“1001 images of Syria, shot by 1001 Syrians,” says Mohammed, an exile in Paris following the traces of his country’s war found online. Later, Kurdish director Wiam Simav Bedirxan sends him footage from Homs. An immensely powerful and moving correspondence between exile and home, images and reality.
Play It Again, Sam
Woody Allen’s cute comedy, based on his own play, sees a hapless writer given romantic advice by a guardian angel in the form of Casablanca’s Humphrey Bogart.
Angele & Tony
Winning the Venice Silver Lion for Best Short Film put Delaporte’s name on the international radar. Her feature debut, Angèle & Toni, is a peculiar, soulful and ultimately life-affirming invitation to believe in second chances, set against the raw beauty of the Normandy coast.
As Good As It Gets
Jack Nicholson is on cantankerous form in James L Brooks’ 1997 rom-com. The film follows misanthropic writer Melvin Udall, who, after his homosexual neighbour is brutally beaten, is entrusted with the care of their dog – and, on top of everything, finds himself falling for Carol (Helen Hunt), a single mother and waitress with whom he has a difficult relationship. Both stars took home acting awards at the Oscars.
Branded to Kill
MUBI pays tribute to the late Japanese director Seijun Suzuki with his 1967 classic. A hitman, with a fetish for sniffing boiling rice, fumbles his latest job, putting him into conflict with his treacherous wife, with a mysterious woman eager for death and with the phantom-like hit-man known only as Number One. The result is a cool slice of yakuza action, which influenced such directors as Tarantino and Jarmusch.
The Man Who Would Be King
John Huston’s adaptation of Rudyard Kipling’s famous short story tells the story of Daniel Dravot and Peachy Carnahan, two ex-soldiers in India when it was under British rule. They decide that the country is too small for them, so they head off to Kafiristan in order to become Kings in their own right.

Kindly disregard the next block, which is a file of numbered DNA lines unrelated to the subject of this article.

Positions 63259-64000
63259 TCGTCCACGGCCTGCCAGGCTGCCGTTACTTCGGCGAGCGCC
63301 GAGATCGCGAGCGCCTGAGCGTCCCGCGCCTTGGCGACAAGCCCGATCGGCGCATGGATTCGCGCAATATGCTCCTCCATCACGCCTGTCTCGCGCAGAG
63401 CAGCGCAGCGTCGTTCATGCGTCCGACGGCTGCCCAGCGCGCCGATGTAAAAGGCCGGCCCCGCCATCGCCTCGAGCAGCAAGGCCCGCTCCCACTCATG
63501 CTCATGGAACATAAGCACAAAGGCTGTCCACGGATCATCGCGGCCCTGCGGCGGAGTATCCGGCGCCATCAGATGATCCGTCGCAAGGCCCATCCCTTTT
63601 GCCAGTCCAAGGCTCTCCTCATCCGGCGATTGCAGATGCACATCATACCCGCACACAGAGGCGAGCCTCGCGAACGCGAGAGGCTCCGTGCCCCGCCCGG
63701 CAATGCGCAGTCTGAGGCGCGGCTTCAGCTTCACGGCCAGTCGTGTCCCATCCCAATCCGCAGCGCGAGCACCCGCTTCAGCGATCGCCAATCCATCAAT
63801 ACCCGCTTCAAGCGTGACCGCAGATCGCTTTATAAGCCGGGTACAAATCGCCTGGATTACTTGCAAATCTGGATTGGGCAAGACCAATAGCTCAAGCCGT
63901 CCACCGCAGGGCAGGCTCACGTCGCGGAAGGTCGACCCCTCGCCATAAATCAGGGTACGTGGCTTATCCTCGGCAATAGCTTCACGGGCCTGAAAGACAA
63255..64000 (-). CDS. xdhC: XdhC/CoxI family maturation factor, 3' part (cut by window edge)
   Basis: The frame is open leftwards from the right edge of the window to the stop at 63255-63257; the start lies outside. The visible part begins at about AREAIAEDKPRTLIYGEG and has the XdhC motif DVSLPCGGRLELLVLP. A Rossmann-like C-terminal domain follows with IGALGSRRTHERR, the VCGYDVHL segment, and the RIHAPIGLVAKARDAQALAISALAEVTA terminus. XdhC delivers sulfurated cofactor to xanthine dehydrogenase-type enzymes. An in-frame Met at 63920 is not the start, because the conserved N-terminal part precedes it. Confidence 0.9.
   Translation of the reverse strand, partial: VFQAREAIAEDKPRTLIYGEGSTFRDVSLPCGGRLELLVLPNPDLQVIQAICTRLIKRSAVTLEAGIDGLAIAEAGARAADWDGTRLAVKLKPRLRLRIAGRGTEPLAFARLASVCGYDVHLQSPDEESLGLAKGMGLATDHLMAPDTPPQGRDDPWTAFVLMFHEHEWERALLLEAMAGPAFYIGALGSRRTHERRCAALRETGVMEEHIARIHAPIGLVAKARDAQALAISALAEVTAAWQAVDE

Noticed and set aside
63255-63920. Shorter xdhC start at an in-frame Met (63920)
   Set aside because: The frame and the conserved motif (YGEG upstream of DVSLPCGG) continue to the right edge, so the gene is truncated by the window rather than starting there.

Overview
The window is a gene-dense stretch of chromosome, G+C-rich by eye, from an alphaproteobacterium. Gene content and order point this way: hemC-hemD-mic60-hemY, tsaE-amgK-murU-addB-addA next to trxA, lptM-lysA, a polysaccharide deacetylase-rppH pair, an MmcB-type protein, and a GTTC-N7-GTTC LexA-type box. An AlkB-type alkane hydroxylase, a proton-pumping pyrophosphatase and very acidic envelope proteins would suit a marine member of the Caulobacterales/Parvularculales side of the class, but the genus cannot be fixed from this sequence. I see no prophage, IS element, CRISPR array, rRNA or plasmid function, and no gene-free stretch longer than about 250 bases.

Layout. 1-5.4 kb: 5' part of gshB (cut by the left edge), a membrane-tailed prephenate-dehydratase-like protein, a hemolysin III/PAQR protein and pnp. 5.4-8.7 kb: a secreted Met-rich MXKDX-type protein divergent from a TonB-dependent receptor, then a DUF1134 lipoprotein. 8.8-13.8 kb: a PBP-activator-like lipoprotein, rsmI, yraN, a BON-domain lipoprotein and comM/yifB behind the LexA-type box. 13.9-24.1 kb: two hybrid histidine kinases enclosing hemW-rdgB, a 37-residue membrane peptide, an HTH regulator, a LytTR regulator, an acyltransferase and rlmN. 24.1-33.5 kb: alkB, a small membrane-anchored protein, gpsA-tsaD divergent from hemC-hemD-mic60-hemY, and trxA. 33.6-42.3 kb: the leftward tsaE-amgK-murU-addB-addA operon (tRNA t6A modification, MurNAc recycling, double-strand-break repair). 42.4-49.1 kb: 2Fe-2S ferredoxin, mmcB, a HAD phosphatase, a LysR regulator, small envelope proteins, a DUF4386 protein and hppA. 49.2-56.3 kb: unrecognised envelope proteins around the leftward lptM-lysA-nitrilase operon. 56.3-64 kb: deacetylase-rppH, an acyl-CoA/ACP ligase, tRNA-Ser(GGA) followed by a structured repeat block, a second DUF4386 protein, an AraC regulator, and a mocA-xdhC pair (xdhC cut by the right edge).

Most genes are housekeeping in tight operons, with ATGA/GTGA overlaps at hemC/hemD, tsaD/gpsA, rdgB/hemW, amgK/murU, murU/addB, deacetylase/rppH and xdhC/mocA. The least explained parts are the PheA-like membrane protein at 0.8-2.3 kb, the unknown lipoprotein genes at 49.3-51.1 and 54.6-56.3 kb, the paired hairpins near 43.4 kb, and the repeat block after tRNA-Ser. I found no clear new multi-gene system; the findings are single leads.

Sense and Sensibility
Ang Lee’s take on Sense and Sensibility features a stellar script from Emma Thompson, who also joins an impressive cast that includes Kate Winslet, Tom Wilinson, Hugh Grant and – most importantly – Alan Rickman in a hat as Colonel Brandon.
Lovers undo a hairdresser from Beverly Hills around 1968 Election Eve in Hal Ashby’s 1975 comedy. The young and beautiful Warren Beatty and Goldie Hawn, with the late Carrie Fisher appearing in her first screen role. The result is a hilarious sex farce, with Beatty on gorgeous form. “I don’t fuck anybody for money,” he says at one point. “I do it for the fun.”
A monthly subscription to MUBI costs £5.99 a month, with a 30-day free trial.
Last chance to stream: Titles leaving MUBI soon
Available until end of: 4th March
The Strange Colour of Your Body’s Tears
Available until end of: 5th March
Available until end of: 6th March
Available until end of: 7th March
Available until end of: 8th March
An Investigation on the Night That Won’t Forget
Available until end of: 9th March
The Wounded Angel
Available until end of: 10th March
Available until end of: 11th March
Available until end of: 12th March
The King of Escape
Available until end of: 13th March